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Dubai property group Limitless seeks advisers for restructuring
DUBAI-BASED property developer Limitless told its creditors last week that it is looking to appoint legal and financial advisers to work on a financial restructuring plan.
Limitless, along with Nakheel, was among the biggest casualties of Dubai's property crash and subsequent debt crisis that began in 2009.
The company, formerly owned by state investment vehicle Dubai World, was one of a number of entities in Dubai that were forced to restructure their debts.
"Owing to the liquidity crisis, we are confirming that the company will be unable to pay accrued profit at the end of March 2020," Limitless said in a letter dated March 23 and sent to Mashreqbank, which works as an agent for a group of the company's creditors.
A Limitless spokesman said: "We have written to our creditors as a first step to finding a solution that will benefit all stakeholders."
Limitless said in the letter a team from Dubai World was advising the company's board of directors. The letter said the company was committed to agreeing "on a restructuring plan for the benefits of the participants and other creditors."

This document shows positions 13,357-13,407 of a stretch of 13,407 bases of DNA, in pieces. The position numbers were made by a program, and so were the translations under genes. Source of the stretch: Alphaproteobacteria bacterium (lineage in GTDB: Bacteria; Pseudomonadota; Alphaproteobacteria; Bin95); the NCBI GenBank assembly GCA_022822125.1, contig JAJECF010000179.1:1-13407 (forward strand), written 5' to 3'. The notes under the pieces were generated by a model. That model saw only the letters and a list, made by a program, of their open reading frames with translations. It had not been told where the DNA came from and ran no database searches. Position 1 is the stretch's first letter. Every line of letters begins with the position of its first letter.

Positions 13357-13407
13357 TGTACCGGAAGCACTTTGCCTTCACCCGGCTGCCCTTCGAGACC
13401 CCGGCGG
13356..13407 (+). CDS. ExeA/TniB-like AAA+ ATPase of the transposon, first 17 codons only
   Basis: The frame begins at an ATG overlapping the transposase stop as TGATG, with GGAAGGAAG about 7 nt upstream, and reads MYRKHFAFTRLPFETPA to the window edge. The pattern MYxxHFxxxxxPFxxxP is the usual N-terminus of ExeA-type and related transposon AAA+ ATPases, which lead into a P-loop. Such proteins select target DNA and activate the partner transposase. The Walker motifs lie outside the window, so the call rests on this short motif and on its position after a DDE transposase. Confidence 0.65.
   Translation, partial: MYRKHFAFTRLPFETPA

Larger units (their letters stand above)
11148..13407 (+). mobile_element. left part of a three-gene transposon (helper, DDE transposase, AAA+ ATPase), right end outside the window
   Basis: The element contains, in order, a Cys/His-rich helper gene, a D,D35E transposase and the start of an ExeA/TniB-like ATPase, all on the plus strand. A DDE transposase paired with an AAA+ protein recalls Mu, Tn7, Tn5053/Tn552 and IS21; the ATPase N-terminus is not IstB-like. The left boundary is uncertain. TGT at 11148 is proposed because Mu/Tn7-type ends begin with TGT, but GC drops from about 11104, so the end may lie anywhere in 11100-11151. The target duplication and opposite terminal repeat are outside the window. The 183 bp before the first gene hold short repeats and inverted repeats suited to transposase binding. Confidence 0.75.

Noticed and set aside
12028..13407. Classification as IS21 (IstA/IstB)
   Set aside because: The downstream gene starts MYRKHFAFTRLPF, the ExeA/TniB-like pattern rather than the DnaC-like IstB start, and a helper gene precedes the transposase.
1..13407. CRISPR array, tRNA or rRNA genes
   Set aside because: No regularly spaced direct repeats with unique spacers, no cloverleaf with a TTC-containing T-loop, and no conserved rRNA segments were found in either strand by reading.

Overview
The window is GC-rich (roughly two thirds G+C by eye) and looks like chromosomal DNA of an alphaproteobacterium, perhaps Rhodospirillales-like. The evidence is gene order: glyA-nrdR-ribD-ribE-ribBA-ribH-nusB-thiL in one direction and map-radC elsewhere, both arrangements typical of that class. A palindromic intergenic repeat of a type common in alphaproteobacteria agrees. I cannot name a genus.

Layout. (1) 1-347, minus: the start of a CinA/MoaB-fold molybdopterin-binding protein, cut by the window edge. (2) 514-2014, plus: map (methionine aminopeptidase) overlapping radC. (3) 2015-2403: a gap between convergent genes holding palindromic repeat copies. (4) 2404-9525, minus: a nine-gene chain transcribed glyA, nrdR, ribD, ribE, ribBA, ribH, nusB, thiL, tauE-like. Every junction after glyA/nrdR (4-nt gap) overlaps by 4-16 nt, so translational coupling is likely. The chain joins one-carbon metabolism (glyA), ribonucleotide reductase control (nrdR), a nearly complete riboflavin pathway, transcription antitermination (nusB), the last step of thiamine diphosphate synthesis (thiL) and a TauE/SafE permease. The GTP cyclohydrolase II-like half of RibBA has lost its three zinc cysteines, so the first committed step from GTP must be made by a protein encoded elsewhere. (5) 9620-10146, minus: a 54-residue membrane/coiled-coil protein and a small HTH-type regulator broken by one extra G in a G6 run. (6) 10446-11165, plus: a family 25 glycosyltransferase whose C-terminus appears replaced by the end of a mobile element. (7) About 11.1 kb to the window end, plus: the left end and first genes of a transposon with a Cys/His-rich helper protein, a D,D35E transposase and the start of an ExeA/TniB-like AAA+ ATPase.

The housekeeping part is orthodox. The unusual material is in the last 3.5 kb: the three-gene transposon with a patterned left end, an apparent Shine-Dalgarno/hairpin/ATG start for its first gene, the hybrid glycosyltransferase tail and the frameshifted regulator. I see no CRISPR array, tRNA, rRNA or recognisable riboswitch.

"To this end, we are in the final stages of engaging legal as well as financial advisers to assist us."
In 2016, Limitless reached a second restructuring agreement with lenders to pay around US$1.2 billion in December 2016, 2017 and 2018, but has only repaid part of it.
Dubai - where property prices have been declining for most of the past decade - is bracing for a financial hit as the novel coronavirus crisis has impacted sectors vital to its economy, such as tourism and construction.
S&P Global Ratings said the virus outbreak had exacerbated bank debt in three instalments in the supply-demand imbalance in Dubai's real estate market, where the credit rating agency estimates real-estate prices are "approaching levels seen at the bottom of the last cycle in 2010".
S&P said Dubai's ability to support government-related entities may weaken because of the economic pressures of the novel coronavirus pandemic.
It downgraded real estate developer DAMAC Properties and said other developers could be downgraded soon. REUTERS